Australian inquiry finds Morrison's secret ministries corroded trust
SYDNEY, Nov 25 (Reuters) - Australia will introduce rules to increase transparency in ministerial appointments after an inquiry into secret ministerial appointments by then Prime Minister Scott Morrison found they corroded public trust in government.
Morrison, who lost power in a general election in May, secretly accumulated five ministerial roles during the coronavirus pandemic: health, finance, treasury, resources and home affairs.
Three ministers later said they did not know they were sharing power with Morrison.
An inquiry led by former High Court judge Virginia Bell found the appointments likely hurt public confidence in government. Echoing comments from the solicitor general, Bell said in a report issued on Friday, that the lack of parliamentary accountability undermined responsible government.
"Once the appointments became known, the secrecy with which they had been surrounded was corrosive of trust in government," Bell said.
Morrison said earlier the appointments were necessary during the pandemic to ensure continuity and as a precaution in case a minister was incapacitated. But the report raised doubts on both counts, arguing for example, that acting ministers could have been quickly appointed if needed.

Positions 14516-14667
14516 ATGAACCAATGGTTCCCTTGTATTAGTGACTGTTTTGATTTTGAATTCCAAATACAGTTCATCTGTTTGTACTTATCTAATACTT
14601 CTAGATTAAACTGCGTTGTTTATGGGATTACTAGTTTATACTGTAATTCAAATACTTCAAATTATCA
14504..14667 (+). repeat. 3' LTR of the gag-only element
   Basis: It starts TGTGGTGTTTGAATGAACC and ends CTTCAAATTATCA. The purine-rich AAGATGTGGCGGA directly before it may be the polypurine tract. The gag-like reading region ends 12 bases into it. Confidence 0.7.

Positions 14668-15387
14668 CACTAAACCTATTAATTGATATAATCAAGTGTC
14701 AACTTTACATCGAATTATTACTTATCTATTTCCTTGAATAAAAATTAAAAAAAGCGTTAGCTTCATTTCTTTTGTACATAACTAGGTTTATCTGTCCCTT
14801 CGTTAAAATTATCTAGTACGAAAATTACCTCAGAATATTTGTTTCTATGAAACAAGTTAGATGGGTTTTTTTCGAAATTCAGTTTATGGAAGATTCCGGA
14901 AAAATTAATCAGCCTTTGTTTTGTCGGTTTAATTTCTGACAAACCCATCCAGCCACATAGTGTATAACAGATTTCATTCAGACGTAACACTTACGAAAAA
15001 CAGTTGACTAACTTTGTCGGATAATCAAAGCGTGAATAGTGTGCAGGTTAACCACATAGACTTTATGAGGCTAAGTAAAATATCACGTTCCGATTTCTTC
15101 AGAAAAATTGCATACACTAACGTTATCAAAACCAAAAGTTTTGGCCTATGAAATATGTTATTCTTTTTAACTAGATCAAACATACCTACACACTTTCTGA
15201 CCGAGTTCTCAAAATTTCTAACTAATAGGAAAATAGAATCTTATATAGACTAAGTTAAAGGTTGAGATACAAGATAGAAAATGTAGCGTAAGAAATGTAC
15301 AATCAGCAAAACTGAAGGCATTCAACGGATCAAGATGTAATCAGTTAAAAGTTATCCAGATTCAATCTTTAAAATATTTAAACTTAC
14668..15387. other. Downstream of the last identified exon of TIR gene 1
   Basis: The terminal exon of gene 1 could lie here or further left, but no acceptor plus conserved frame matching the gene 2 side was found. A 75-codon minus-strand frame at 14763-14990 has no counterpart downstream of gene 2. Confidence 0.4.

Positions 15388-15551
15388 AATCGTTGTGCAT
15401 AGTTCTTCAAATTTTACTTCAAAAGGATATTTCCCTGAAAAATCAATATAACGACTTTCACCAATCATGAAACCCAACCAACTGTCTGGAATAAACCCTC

In a statement shortly after the report was issued, Morrison noted the criticism but defended his actions as lawful and said he would continue in parliament.
"As Prime Minister my awareness of issues regarding national security and the national interest was broader than that known to individual Ministers and certainly to the Inquiry," he said in a Facebook post.
"This limits the ability for third parties to draw definitive conclusions on such matters."
Bell recommended six changes, including legislation requiring public notice of ministerial appointments.
Prime Minister Anthony Albanese said his government would adopt all six of the recommendations.
"We're shining sunlight on a shadow government that preferred to operate in darkness. A government that operated in a cult of secrecy and a culture of cover-up," Albanese told a news conference after the release of the report.
Bell noted that because Morrison's extra powers had only been exercised once, the implications of the appointments were limited.
While calling it "troubling" that then senior official Phil Gaetjens, who prepared briefs on the appointments, did not push for more disclosure, the inquiry said responsibility for the decisions lay with the then prime minister.
Morrison communicated with the inquiry through an attorney.
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